Flying Under the Radar…but well worth your time

2016 is shaping up to be such a corking year in books (thank goodness, eh, considering the state of everything else…) that I was going to do a books of the mid-year point list. However, when I drew up my longlist I noticed that it split neatly into two categories: those books you already know about because everyone is talking about them and those that I wish everyone was talking about because they’re brilliant and haven’t had the recognition they deserve. So here’s twelve books I’ve read so far this year that I think are worthy of your time and attention. Clicking on the covers will take you to my full review.

Let Me Tell You About a Man I Knew – Susan Fletcher


A new patient arrives at Saint-Paul-De-Mausole, an artist called Vincent van Gogh. The story of the novel, however, belongs to Jeanne Trabuc, the warder’s wife. van Gogh serves as a catalyst for a change in her steady, claustrophobic life. A fantastic portrait of a marriage and the power of art to change how you see the world.

Like a Mule Bringing Ice Cream to the Sun – Sarah Ladipo Manyika


Doctor Morayo Da Silva is approaching her 75th birthday. Former academic, ex-wife of an ambassador, she’s seen the world and lived it all. Now settled in San Francisco living a steady, reliable life…or so she tells us. The multiple narrators of this fascinating tale might not agree. (This also gives me an opportunity to point you in the direction of this excellent piece recommending more women novelists you might enjoy by Sarah Ladipo Manyika on Vela: Seven Bold and New International Voices.)

Martin John – Anakana Schofield


You know that reviewers’ cliche about books staying with you long after you’ve turned the final page? Well I read this in December and I still shudder every time I think about it. Martin John is an ‘inadequate molester’. Exiled to London from Ireland, by his mother, following an incident in a dentist’s waiting room, Martin John follows his rituals and circuits to ensure he stays on the right side of the law. But he’s already made a mistake and now Baldy Conscience has stayed too long in Martin’s house they’ll be consequences. John’s mother’s story is also very interesting, equal parts heartbreaking and disturbing.

Under the Udala Trees – Chinelo Okparanta


A coming-of-age novel in 1970’s Nigeria. Ijeoma discovers her sexuality when she meets Amina. Her mother attempts to ‘correct’ her homosexuality through schooling her in The Bible and manoeuvring her into marriage. Gripping, heartbreaking but ultimately hopeful.

Sitting Ducks – Lisa Blower


The perfect post-Brexit novel if you’re one of those people wondering who was ‘stupid’ enough to vote Leave in those run-down post-industrial towns destroyed by Thatcher and neglected by subsequent administrations. ‘Totty’ Minton’s fed up of being skint, unemployed and living in a house marked for demolition by his former school mate and private property entrepreneur, Malcolm Gandy. Corruption and despair are rife in the lead-up to the 2010 general election and there seems to be no end in sight.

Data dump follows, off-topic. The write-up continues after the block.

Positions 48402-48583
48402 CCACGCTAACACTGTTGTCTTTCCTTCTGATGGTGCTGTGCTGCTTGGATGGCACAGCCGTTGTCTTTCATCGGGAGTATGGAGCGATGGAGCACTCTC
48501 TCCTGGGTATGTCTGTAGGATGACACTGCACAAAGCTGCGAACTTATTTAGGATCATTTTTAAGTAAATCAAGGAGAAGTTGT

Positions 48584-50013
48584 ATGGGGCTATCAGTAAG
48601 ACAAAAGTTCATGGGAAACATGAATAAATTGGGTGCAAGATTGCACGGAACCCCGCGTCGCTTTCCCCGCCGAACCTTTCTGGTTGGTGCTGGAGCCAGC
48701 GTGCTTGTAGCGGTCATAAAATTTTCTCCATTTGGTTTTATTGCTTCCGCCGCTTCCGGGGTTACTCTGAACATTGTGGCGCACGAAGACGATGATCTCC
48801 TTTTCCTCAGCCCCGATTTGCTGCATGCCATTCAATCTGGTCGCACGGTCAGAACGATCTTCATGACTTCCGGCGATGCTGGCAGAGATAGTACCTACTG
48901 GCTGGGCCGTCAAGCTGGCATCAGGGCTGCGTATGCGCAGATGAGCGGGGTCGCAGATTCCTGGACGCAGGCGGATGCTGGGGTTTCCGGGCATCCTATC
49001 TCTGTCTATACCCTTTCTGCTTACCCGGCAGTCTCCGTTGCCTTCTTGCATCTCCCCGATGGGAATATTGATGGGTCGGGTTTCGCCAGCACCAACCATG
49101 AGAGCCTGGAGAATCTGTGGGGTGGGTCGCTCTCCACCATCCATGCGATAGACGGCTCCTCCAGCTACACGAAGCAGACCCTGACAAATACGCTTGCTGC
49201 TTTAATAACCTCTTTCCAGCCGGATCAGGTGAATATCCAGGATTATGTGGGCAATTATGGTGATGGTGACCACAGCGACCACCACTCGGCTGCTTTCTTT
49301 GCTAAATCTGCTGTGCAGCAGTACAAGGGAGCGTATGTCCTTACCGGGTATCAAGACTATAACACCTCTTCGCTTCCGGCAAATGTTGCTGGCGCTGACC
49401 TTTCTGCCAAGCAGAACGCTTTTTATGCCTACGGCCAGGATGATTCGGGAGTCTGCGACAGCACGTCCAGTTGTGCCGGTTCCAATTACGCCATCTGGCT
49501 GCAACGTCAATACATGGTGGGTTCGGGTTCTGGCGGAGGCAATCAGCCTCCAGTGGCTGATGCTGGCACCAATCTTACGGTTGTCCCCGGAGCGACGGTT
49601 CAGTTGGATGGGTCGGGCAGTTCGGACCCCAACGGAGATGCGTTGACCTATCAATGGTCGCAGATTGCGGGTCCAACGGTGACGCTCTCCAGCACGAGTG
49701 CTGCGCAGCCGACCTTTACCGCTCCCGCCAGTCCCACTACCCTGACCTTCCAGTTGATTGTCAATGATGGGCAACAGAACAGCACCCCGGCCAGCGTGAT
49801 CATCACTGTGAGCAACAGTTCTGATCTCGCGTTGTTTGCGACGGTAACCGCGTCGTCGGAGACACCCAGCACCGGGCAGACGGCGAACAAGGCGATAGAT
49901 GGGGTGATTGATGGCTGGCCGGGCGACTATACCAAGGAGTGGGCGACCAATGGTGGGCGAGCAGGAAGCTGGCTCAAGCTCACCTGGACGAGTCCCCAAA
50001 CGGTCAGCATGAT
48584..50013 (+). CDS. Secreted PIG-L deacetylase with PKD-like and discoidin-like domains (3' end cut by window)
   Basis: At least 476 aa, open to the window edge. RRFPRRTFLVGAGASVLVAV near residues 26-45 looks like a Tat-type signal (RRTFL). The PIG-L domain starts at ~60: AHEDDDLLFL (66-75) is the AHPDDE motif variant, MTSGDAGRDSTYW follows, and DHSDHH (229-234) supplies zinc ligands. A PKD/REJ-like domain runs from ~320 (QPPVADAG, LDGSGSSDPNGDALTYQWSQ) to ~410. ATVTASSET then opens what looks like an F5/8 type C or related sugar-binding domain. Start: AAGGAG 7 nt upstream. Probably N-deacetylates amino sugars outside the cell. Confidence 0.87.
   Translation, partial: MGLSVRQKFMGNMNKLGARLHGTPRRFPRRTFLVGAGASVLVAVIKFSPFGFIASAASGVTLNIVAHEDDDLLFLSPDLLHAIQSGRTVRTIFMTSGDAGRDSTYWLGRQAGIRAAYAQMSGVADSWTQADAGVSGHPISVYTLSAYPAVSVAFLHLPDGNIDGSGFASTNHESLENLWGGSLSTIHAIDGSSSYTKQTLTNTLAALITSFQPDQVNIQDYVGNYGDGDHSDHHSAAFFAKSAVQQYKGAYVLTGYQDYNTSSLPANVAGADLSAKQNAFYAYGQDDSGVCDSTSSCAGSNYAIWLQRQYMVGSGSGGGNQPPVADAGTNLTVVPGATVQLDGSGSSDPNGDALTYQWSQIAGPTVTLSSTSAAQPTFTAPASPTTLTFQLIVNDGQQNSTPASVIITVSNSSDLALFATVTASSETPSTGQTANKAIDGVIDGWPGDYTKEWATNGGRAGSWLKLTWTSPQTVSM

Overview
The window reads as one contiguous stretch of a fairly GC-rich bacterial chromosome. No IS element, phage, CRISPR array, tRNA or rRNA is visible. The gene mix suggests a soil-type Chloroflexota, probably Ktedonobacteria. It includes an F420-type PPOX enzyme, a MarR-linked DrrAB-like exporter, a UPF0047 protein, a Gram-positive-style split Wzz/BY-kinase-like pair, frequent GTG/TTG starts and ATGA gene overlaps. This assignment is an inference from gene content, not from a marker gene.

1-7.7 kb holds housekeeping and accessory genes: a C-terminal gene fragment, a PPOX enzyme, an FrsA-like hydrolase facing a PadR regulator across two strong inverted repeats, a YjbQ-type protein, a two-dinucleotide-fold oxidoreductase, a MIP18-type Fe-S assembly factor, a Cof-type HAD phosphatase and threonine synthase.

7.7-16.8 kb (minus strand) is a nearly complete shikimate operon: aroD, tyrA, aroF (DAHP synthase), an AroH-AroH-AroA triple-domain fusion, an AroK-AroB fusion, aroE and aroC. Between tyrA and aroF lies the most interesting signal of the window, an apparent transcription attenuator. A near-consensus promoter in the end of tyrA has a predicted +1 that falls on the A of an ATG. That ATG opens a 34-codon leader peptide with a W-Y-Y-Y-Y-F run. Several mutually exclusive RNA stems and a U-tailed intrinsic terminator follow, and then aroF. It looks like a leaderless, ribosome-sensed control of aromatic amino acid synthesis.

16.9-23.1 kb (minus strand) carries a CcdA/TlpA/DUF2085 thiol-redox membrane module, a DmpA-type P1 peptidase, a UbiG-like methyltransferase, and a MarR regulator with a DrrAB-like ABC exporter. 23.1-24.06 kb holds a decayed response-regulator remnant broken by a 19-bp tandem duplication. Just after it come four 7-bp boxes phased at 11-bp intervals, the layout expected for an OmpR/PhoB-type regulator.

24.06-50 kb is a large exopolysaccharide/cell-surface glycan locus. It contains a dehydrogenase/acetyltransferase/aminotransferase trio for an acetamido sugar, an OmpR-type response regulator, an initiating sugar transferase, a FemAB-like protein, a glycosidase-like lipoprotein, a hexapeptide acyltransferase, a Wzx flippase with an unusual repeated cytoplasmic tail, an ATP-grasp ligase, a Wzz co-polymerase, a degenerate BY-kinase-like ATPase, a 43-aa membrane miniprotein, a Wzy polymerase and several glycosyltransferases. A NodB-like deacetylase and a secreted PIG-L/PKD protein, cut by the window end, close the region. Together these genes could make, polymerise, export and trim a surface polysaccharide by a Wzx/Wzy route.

The Living – Anjali Joseph


Joseph also looks at working class lives. 35-year-old, single mother, Claire, works in one of the UK’s remaining shoe factories and struggles with her teenage son, Jason, while her feud with her mother rumbles on. Arun, a shoe maker and grandfather in Kolhapur, struggles with his health and looks back on his life and marriage. An excellent character study.

Under the Visible Life – Kim Echlin


The story of two women, Mahsa Weaver and Katherine Goodnow, who have two things in common: 1) jazz 2) their mixed heritage and the issues which have come with it. Two women who want independence but are prevented from having it in different ways although all under the banner of the patriarchy. Piercingly astute on women’s lives.

If You Look for Me, I Am Not Here – Sarayu Srivatsa


Mallika, Siva’s Amma, becomes pregnant with twins: a boy and a girl. The girl, Tara, arrives with the umbilical cord still around her neck and dies moments later. The boy, Siva, survives. But Mallika wanted a girl and her grief for Tara leads her to reject Siva and accuse her husband of killing Tara. Brought up as a boy by his father and grandmother and a girl by his mother, Siva spends his childhood and adolescence questioning whether he is a boy or a girl. His story is interwoven with that of George Gibbs, an Englishman who used to live in their house. You can read my interview with Sarayu Srivatsa here.

Mend the Living – Maylis de Kerangal (translated by Jessica Moore)


Simon Limbeau is fatally wounded in a road traffic accident. Pulled from the wreckage and transported to an Intensive Care Unit, the novel charts the progress to the point when Simon’s heart becomes that of Claire Méjan. As the heart’s journey progresses, we meet all of the people involved in transporting it from one body to another. Gripping and fascinating.